Training on May 20th, conference on May 21st.  Tickets are almost sold out!

Further down the line in July, BSidesCT comes back! CFP is open and it will once again be held at Quinnipiac University’s Rocky Top Student Center.

 

Regarding the Dell Security Bug

First of all read up on the details over at Krebs On Security.  He has a pretty good explanation as to what Dell did as well as additional reference sites on the matter.  The Reddit discussion in the reference section has some good technical details.  But what does all this mean to the regular folks out there who buy their Dell laptops and like to enjoy their drink while using the free wi-fi at the local coffee shop?   Continue reading

“But I need have local admin to run this!”

March is finally here!  The walls of snow are melting down quickly here in New England.  I can finally see grass!  Well ok… it is more like torn up chunks of sod from completely missing the side walk with the snow blower, but it has remnants of grass.

During my hibernation, I remembered some conversations from the past.  Mainly they had to do with “discussions” with users about their needs on their systems.  They commonly revolved around the requirement of administrative rights on their local workstations.  Which of course lead them to believe their current user account was the one that needed those rights.  Well most of us in security, as well as many others in the Systems Admin side of things, know that this is bad and should never be granted without a really good reason.  But does this mean it isn’t possible to grant these users their wishes? Continue reading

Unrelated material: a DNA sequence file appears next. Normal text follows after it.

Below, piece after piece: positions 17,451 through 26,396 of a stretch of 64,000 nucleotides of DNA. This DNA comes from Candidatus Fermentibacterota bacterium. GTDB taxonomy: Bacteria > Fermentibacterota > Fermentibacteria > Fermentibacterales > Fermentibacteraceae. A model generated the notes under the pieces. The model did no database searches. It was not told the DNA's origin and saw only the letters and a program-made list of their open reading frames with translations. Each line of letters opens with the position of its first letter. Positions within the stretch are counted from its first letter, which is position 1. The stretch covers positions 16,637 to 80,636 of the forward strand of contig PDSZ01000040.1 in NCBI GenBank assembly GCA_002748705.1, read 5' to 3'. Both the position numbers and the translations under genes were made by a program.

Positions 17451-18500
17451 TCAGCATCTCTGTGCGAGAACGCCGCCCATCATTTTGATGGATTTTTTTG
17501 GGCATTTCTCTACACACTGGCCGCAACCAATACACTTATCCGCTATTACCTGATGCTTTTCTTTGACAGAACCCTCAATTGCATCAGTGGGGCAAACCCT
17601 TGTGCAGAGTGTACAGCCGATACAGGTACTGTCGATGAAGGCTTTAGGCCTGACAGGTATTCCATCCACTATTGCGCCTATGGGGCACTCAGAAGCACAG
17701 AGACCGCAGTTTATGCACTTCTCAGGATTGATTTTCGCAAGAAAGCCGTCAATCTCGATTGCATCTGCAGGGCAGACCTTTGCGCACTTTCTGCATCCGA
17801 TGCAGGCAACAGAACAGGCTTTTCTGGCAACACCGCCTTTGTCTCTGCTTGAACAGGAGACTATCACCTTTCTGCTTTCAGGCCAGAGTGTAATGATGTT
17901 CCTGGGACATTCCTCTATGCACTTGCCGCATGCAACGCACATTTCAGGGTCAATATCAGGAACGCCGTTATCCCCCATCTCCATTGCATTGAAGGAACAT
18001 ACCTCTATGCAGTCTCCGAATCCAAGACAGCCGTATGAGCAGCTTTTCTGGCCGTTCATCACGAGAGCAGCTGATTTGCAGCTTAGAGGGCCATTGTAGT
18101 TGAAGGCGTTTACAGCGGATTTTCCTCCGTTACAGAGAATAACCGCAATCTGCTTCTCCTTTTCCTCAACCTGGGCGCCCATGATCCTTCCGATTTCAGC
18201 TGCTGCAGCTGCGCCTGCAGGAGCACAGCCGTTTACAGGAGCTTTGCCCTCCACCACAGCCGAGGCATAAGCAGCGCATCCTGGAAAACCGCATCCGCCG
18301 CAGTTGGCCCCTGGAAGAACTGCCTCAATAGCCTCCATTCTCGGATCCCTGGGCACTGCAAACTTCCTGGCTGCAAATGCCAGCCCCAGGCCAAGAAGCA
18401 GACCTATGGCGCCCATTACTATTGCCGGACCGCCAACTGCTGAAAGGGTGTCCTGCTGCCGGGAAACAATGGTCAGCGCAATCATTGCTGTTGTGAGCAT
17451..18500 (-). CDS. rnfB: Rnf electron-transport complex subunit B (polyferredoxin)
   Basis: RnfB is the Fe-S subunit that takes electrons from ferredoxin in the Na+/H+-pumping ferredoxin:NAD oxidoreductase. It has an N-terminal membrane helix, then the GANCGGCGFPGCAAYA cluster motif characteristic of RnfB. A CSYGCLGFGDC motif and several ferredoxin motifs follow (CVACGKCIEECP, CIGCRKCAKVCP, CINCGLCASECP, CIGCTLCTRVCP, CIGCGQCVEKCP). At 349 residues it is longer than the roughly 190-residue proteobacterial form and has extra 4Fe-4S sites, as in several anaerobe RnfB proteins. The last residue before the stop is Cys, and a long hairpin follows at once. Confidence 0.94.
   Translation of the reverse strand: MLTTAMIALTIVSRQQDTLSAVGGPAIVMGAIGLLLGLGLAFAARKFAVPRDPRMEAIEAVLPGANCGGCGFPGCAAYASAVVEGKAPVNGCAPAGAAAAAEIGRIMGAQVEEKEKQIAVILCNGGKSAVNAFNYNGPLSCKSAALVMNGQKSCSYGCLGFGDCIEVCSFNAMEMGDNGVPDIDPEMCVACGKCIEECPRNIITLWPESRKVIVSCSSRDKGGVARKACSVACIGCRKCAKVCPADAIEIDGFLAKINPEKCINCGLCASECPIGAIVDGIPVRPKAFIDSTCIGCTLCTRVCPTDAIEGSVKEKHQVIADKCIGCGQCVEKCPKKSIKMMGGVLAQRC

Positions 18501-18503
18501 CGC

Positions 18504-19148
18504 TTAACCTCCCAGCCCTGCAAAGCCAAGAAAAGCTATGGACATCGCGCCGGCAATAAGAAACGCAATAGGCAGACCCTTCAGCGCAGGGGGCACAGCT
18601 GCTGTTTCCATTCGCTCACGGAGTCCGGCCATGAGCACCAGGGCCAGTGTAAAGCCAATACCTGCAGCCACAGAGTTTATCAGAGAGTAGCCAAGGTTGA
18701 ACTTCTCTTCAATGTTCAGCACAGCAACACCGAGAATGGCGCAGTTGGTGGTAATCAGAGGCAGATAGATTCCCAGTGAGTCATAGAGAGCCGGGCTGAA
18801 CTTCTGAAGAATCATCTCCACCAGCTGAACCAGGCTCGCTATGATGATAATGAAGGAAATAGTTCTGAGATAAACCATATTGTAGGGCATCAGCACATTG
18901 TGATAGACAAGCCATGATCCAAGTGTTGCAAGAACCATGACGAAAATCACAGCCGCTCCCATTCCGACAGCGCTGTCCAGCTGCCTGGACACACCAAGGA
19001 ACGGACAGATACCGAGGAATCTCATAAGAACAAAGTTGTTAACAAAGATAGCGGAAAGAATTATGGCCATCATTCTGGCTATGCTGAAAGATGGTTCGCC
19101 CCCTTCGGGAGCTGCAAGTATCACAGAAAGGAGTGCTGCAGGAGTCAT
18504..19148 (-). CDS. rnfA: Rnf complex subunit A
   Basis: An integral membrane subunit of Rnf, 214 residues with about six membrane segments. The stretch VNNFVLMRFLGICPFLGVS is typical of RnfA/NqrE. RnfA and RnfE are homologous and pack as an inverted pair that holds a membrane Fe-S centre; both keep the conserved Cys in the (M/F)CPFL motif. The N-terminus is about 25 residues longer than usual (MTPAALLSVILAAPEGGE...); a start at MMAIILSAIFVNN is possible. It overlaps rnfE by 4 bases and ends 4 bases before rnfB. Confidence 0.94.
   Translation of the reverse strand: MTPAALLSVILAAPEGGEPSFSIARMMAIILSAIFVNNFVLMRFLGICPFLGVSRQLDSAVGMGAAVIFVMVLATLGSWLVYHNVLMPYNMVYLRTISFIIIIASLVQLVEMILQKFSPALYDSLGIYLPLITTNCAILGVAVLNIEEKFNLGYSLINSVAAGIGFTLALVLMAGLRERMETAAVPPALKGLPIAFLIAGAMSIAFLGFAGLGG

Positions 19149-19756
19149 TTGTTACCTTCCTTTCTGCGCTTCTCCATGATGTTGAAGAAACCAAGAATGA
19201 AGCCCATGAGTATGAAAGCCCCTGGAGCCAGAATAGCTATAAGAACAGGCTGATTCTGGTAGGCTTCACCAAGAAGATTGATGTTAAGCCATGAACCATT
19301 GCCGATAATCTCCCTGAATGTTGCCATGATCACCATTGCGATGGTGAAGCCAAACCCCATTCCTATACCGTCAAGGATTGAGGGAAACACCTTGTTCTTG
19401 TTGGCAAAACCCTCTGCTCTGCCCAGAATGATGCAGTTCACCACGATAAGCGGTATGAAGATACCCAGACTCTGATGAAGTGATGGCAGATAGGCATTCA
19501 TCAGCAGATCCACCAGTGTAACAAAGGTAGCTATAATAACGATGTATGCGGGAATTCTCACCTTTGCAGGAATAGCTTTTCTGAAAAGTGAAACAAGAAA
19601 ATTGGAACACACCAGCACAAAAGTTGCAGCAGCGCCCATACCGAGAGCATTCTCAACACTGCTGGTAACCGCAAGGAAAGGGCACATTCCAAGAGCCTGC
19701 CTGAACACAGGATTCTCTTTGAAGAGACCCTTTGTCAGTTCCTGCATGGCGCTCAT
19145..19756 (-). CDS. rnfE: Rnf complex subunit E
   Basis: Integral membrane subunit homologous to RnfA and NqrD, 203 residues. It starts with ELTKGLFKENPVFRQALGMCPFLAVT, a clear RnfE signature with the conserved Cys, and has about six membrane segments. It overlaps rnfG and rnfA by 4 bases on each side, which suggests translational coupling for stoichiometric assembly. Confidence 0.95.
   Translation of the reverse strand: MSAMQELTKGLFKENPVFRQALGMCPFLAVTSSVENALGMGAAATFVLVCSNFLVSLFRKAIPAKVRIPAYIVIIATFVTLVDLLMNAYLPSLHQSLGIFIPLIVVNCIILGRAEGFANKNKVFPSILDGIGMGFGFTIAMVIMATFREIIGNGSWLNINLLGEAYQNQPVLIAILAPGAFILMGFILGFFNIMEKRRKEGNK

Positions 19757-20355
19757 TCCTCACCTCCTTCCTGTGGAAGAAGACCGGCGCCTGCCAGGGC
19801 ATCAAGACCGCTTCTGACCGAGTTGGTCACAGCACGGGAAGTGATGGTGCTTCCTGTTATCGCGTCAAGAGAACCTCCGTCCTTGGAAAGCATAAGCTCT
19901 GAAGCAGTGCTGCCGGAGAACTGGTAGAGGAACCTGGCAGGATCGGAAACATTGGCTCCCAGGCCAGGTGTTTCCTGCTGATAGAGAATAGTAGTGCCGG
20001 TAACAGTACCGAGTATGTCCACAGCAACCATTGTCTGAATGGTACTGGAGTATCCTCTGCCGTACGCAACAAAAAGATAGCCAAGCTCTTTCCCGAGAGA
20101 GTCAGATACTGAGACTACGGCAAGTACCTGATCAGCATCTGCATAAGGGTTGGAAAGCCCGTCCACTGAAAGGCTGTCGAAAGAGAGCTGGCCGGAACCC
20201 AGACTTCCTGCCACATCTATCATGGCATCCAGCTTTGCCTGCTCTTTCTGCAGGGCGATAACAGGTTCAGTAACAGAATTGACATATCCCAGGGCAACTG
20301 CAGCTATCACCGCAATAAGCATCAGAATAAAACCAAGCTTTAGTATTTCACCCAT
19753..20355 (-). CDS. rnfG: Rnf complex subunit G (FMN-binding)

Network Security Protections when not in the office…

So in a previous life, I worked for a large enterprise which had many laptop users and a good size remote workforce. When I first took my laptop home for the night, I realized that for one, I could connect to any wireless network… and two I was no longer behind my web filtering servers. This article reminded me on how often this issue is overlooked: Postal Service Suspends Telecommuting

Continue reading

Last Week’s Meetup

We had a couple new faces come out to the kickoff of Nutmeg InfoSec Meetup. We discussed the state of the CT InfoSec community over some beer and pizza. Thankfully we all seem to believe that it exists and just needs a push to get more people involved. We eventually moved over to the classroom to a talk about Shodan.io.  The slides will be posted shortly, but you will get more out of actually checking it out and searching the “Internet of Things.”

If you couldn’t make it out to last week’s meetup, don’t worry!  We plan to do this every month.  We will most likely finish out the year at NESIT Hackerspace, but after the holidays we will look at moving around the State.  If you happen to know of  a good location between Hartford and New Haven, let us know!

Looking forward to the next one!